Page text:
– Skin: erythema nodosum or acniform lesion &
positive pathergy test result
Behçet syndrome
C.T disease, Reiter’s disease, inflammatory bowel disease must
be excluded before making diagnosis of Behçet disease
4) Other features considered to be useful in confirming the
diagnosis of Behçet disease:
– CNS features: similar to MS
– Other features:
Deep venous thrombosis
Subcutaneous thrombophlebitis
GIT ulcerations & aneurysmal formations
Eye lesions in Behçet disease
Erythema modosum
Behçet syndrome
 D.D:
– Reiter’s syndrome
– Sweet syndrome: oral ulcers,
conjunctivitis, episcleritis and inflamed
tender skin papules or nodules
– CT disease
– inflammatory bowel disease
– CBC: leukocytosis, eosinophillia
– Raised ESR, raised CRP and acute phase
– CNS investigations
– GIT to exclude inflammatory bowel disease
 Behçet syndrome has POOR PROGNOSIS
 Topical steroids
 Colchicine 0.6 mg bd ( inhibit the
effect of leukocyte migration)
– Get the approval of FDA in 2009
– it is mainly used for gout
 Systemic steroids
 Steroid sparing agents:
o Azathioprine
o Cyclosporine
o Cyclophosphomide
o Interferon-
 Management of eye lesions
Reiter's syndrome
 unknown but probably post infection
 associated with HLA-B27
Features of Reiter's syndrome:
 young males
 fever, malaise & weight loss
 migratory polyarthritis
 conjunctivitis & uveitis
 urethral discharge (sterile, non gonococcal
 keratoderma blenorrhagica
 circinate balanitis
 aphthous like ulcers
 geographic tongue like lesions
 Features of Reiter's
 young males
 fever, malaise & weight
 migratory polyarthritis
 conjunctivitis & uveitis
 urethral discharge
(sterile, non gonococcal
 keratoderma blenorrhagica
 circinate balanitis
 aphthous like ulcers
 geographic tongue like
• Keratoderma blennorrhagica (or keratoderma blennorrhagicum) are skin
lesions commonly found on the palms and soles but which may spread
to the scrotum, scalp and trunk also, and which resemble psoriasis.
• Keratoderma blennorrhagica is commonly seen as an additional feature
of Reiter's syndrome in almost 15% of male patients.
• The appearance is usually of a vesico-pustular waxy lesion with a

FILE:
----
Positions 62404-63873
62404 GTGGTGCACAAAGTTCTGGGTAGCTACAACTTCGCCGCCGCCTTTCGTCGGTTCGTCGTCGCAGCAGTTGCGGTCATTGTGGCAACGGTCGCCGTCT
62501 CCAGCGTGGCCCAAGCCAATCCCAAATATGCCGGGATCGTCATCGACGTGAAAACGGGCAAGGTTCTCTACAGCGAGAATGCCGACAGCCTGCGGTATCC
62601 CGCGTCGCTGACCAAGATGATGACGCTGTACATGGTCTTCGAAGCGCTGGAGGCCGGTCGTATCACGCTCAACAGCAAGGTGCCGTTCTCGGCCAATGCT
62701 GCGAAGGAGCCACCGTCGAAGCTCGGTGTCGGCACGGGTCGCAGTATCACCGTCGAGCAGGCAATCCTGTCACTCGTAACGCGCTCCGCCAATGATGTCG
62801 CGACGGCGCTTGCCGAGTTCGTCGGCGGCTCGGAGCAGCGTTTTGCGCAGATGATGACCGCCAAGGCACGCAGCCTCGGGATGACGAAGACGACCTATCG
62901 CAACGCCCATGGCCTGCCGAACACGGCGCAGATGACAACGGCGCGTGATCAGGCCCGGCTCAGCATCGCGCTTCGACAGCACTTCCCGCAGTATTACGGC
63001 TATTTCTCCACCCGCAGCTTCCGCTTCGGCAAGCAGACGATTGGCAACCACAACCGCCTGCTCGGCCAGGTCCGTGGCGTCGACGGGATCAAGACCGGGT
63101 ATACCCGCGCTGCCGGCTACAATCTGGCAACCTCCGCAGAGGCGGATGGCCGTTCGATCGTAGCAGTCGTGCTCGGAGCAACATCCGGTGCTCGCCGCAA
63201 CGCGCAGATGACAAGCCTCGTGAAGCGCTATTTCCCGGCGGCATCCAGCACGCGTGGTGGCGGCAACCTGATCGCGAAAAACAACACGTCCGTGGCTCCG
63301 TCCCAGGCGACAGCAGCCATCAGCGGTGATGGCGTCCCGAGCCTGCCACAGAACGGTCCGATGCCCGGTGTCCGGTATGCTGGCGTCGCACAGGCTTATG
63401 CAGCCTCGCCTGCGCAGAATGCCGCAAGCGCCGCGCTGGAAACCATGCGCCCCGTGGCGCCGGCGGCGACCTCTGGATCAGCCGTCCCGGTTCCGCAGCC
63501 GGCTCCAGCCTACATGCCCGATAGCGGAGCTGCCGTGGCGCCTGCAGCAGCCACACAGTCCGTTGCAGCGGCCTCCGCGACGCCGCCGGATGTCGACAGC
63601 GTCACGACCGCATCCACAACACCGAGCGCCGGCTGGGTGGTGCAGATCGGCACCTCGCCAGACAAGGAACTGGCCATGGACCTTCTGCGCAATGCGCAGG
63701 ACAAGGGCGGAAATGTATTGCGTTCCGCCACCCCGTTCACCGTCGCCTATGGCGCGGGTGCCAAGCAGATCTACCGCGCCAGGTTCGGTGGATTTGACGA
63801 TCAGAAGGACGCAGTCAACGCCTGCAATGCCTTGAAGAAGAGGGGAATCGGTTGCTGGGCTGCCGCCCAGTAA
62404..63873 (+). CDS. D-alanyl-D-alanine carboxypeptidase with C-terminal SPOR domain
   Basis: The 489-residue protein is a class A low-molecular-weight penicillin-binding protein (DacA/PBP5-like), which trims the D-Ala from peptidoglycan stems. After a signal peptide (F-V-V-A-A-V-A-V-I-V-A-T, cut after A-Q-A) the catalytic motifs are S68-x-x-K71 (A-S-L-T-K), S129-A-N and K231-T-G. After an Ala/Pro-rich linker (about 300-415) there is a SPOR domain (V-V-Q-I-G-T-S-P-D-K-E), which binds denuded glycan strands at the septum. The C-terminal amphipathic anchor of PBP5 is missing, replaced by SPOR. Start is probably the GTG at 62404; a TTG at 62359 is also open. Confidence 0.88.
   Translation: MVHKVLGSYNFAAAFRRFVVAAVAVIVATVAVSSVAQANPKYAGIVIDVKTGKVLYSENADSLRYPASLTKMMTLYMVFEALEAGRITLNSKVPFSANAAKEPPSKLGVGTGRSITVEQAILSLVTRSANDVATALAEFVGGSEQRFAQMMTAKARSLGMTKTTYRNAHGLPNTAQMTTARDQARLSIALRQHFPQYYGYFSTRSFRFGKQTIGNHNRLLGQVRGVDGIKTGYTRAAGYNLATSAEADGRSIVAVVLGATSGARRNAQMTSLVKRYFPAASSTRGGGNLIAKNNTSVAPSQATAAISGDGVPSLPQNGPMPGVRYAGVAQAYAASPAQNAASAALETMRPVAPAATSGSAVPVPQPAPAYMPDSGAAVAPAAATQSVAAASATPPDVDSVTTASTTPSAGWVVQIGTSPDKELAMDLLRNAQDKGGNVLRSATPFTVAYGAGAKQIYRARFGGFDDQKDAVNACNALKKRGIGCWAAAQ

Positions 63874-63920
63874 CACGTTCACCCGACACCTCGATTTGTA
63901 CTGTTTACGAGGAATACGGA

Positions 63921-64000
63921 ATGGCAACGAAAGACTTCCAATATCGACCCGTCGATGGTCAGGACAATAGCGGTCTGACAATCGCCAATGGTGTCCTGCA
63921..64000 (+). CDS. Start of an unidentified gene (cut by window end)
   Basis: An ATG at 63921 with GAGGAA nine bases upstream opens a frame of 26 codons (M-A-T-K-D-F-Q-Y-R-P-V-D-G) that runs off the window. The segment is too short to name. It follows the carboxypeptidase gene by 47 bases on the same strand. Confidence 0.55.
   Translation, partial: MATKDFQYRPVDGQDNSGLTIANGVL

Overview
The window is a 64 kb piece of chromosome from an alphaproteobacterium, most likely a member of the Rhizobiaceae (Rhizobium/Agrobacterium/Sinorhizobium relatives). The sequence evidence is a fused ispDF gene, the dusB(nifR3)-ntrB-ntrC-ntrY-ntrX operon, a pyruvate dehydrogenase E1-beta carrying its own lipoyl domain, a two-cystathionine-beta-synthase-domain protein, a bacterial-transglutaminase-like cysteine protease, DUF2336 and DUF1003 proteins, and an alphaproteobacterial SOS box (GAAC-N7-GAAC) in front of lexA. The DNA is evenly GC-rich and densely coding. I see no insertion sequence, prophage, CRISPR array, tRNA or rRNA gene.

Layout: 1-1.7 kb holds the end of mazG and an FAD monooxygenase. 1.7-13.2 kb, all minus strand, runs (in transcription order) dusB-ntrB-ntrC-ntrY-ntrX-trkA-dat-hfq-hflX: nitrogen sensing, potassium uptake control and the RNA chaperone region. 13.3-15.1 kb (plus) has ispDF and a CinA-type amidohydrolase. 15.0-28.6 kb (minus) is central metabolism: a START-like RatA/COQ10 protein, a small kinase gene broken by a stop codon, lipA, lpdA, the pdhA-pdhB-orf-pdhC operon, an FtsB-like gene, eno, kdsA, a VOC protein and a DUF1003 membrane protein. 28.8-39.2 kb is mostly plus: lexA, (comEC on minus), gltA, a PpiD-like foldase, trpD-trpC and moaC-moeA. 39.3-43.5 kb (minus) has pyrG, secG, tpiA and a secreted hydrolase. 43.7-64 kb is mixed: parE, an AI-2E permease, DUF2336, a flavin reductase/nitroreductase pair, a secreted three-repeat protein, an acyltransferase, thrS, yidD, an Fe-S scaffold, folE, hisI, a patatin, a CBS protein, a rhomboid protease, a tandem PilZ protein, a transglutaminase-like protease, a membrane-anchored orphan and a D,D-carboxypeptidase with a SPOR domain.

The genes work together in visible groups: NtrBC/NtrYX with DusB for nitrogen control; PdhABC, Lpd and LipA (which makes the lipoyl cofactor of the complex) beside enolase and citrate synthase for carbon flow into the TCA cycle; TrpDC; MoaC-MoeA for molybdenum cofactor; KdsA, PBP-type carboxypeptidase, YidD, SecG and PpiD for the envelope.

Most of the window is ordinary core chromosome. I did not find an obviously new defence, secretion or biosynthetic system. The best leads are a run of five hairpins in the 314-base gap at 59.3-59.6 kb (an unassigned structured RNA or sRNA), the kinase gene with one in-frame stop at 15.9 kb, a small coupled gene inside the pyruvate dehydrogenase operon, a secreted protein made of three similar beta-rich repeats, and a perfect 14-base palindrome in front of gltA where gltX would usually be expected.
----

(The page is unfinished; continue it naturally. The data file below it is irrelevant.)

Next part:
yellow brown colour.
These lesions may join together to form larger crusty plaques with
desquamating edges.
– Behçet syndrome
– GIT inflammatory conditions
– Psoriasis : keratotic scaly lesions,
arthritis, geographic tongue like lesions(
clinically & histopathologically)
 no specific treatment
 antibiotics
An approach to diagnosing oral ulcers
 Oral ulceration is probably the commonest oral
mucosal disease seen; it may also be the most
 It is important, therefore, to have an approach to
the management of oral ulcers firmly established in
your mind
 is the ulcer single or multiple?
 is it persistent or recurrent?
 is it primary type or preceded by blister?
An approach to diagnosing oral ulcers
 Where is the site and distribution?
 Is the size enlarging?
 Onset?
 Duration and chronicity? >3 weeks after cause
removal do biopsy
 Pain and bleeding?
 Aggravating and relieving factors?
 Any associated phenomenon
Examination and describing an ulcer
should include
– Size
– Site (anatomical locations)
– Shape
– Base
– Edge
– Induration
Examination and describing an
ulcer should include
– Discharge
– fixation
– Is it painful?
– Lymph drainage
– General condition of the patient
D.D of ulcers: depends on etiology:
consider (TINNDVIM):
 T traumatic
 I infective
 N neoplastic
 N nutritional
 D degenerative
 V vascular
I immunological
M metabolic
GDP have to refer Patients with oral ulcers
into OM specialist in:
– Patients with ulceration unresponsive to topical
– Suspected Malignancy;
– HIV-related ulceration;
– Syphilis;
– TB;
– Drug-related ulceration;
– Systemic disease;
– Mucocutaneous disorders.